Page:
Regardless of whether characterization of shake is done in batch mode or in real time in conjunction with normal printing, the subsequent process of reducing shake may speed up or slow the print process. Thus, the control of the shake can be implemented in a manner that allows a user of the image forming apparatus to determine whether and how much shake should be controlled.
FIGS. 6a-6c depict three non-limiting embodiments for selectively controlling the characterized shake. The decision step S601 of the operator selecting whether and how much control of shake should be implemented may be done by the user through a graphical user interface (GUI) on the image forming device or external to it and connected directly or via a wired or wireless connection or network. However, although only three options are depicted, combinations and variations placing the decision box within the characterization steps are also possible. Further, a decision box allowing selection only of whether control should be implemented, rather than additionally allowing selection of how much control should be implemented, is also possible. One non-limiting example is software on a desktop or laptop computer that presents a screen to the user to make selections of settings. The computer then sends instructions to a printer to implement those settings.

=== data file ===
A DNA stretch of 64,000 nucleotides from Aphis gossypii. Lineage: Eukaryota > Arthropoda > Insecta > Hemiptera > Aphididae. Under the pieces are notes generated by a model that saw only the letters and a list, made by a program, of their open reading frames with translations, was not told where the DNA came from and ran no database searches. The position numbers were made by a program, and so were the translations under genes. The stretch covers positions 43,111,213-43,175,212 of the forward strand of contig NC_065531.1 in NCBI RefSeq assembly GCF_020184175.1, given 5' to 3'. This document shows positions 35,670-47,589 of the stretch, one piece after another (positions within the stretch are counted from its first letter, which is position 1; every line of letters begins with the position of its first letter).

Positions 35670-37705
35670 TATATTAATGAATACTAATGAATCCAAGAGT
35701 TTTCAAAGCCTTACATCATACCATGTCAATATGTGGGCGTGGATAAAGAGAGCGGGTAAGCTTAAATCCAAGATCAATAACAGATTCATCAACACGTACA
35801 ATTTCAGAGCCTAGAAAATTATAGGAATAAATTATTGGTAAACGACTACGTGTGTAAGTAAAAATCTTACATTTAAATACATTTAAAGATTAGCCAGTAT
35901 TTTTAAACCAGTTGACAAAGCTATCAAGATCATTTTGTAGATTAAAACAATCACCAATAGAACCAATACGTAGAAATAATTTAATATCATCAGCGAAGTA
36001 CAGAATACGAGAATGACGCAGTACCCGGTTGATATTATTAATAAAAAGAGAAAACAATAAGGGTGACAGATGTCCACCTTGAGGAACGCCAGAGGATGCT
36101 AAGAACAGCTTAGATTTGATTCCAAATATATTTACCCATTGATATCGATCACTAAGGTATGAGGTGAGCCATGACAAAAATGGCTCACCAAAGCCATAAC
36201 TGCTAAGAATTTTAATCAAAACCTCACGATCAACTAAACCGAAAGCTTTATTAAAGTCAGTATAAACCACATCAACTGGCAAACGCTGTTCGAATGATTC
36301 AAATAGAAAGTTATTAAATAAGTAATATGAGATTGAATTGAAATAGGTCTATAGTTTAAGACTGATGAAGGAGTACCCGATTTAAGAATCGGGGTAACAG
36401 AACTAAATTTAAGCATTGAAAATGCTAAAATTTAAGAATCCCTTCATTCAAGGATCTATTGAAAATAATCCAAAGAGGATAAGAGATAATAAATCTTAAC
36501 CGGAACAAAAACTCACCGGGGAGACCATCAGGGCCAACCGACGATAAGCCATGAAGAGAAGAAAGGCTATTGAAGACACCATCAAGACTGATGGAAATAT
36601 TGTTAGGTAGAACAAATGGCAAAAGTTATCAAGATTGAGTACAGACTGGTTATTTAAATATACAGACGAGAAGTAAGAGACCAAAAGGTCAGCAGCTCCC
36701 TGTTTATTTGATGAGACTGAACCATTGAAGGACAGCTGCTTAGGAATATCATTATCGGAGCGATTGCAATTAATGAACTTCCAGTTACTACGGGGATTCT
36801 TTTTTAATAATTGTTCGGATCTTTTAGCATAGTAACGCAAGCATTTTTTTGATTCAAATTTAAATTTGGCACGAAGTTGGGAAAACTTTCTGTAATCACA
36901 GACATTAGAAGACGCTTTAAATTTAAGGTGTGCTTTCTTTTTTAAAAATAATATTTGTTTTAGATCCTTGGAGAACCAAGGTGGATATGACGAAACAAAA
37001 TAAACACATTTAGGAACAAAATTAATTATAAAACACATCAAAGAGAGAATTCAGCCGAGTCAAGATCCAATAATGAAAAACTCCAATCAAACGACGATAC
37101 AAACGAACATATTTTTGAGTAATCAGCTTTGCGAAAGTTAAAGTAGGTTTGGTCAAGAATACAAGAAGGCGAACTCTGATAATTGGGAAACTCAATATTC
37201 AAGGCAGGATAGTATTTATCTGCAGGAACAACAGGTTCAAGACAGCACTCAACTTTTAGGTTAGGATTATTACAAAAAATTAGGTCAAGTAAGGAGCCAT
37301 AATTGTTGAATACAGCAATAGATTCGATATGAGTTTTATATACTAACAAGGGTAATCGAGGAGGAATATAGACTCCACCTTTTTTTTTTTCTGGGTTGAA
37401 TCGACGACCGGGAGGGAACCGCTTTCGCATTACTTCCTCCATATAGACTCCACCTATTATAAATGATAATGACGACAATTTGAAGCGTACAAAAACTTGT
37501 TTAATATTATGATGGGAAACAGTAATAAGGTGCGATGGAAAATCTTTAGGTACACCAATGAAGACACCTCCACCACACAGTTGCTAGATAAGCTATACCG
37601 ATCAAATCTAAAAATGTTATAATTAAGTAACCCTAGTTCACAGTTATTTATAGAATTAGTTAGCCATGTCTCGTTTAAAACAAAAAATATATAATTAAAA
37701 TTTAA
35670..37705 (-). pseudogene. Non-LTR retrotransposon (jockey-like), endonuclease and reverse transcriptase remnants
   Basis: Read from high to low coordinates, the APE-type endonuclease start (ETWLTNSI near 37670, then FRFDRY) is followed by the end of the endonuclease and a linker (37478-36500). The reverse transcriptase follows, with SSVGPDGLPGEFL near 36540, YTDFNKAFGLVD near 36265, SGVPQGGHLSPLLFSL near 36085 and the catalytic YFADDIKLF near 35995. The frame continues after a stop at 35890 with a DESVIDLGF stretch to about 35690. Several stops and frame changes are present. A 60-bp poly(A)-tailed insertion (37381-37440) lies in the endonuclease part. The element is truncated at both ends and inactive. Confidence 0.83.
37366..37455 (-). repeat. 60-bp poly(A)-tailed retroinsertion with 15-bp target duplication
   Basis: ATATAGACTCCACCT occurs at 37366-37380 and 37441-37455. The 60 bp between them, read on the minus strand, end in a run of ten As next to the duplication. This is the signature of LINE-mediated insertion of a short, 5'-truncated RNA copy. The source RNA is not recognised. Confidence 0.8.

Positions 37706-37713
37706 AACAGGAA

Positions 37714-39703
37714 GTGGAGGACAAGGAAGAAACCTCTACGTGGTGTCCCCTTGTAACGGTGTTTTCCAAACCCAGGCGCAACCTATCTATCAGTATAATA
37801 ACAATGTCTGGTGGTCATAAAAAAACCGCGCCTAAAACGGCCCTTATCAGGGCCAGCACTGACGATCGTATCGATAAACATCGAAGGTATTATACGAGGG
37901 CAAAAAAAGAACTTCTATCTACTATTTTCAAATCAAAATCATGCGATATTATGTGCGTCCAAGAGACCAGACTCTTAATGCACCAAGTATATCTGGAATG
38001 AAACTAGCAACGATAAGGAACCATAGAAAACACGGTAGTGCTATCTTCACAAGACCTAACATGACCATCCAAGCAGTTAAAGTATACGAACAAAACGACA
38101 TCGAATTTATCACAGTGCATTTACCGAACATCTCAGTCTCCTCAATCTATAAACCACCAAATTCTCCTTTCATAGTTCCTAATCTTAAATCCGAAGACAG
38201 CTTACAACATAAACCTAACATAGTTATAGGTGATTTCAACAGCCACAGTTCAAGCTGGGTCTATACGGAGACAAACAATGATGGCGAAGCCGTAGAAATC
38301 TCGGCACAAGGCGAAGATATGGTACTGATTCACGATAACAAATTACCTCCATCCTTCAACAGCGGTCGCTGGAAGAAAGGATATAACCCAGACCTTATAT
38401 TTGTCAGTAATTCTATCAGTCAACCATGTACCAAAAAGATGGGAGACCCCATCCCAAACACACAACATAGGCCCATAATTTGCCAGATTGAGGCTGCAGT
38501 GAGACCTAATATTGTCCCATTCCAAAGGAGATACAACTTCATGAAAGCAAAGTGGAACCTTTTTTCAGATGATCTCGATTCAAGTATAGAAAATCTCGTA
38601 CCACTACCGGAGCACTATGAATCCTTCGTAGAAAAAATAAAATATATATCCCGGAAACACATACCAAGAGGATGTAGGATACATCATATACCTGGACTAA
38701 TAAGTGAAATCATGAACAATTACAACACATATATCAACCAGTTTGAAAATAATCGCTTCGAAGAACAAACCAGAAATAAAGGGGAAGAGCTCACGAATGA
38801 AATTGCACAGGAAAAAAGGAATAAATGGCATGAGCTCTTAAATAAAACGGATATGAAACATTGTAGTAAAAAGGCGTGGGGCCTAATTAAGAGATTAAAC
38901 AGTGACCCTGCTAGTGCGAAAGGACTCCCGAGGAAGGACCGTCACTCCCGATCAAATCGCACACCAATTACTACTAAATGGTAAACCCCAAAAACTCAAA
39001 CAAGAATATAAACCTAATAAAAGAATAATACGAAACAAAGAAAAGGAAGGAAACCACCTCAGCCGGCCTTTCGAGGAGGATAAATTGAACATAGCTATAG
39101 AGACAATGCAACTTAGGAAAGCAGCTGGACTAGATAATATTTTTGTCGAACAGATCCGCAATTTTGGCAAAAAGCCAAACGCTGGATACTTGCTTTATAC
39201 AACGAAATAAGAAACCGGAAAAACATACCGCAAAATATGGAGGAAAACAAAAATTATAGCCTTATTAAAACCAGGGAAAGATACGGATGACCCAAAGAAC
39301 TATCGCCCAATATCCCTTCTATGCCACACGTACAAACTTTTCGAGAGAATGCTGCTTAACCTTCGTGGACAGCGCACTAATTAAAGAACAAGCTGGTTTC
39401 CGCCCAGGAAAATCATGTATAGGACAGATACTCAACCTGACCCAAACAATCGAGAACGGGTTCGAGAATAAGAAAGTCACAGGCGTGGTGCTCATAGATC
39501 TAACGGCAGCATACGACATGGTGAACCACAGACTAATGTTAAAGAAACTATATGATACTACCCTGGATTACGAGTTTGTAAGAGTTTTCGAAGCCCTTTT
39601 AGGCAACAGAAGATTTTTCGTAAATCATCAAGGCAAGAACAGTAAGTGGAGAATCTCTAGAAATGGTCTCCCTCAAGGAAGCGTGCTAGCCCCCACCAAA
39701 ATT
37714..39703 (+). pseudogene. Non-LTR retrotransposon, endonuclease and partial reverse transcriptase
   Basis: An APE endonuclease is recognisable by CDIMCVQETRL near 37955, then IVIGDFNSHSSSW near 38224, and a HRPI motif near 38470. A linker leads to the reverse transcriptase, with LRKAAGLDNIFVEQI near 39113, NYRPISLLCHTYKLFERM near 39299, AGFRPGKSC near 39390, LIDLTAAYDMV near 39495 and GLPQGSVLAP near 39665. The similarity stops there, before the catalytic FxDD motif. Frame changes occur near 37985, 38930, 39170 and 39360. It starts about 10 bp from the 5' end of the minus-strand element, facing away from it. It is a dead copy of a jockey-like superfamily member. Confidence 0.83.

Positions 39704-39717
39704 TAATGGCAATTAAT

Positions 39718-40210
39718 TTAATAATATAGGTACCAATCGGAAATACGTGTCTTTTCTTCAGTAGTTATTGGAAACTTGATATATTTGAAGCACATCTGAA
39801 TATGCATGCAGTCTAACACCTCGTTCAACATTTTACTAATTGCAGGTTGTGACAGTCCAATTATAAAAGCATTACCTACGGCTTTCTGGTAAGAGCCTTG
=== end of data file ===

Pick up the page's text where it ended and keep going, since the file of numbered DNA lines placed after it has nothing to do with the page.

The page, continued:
The user input itself could be accomplished in a number of ways. For example, a GUI in the form of buttons, an LCD or screen, and/or a touch screen located on the printer could be used by the operator to make the selections described above of whether and how much control to implement. The user-interface described in U.S. Pat. No. 6,314,473 is incorporated in its entirety herein by reference.
Alternatively, a User Interface (UI) consisting of any combination of buttons, jumpers, LEDs, displays, voice commands, or other user input and/or output elements may be used to implement the selection feature.
Some steps in the characterization could be eliminated altogether by allowing a user to perform a type of manual characterization. The manual characterization could be done by applying a chirp, sweeping through frequencies of 4 Hz, 6 Hz, 8 Hz, etc., for example, to the carriage motor until the operator indicates, with a press of a button, for example, the frequency at which shake has reached relatively too high of a level with respect to that user's preference. That indicated frequency would be used in the control of the printer thereafter.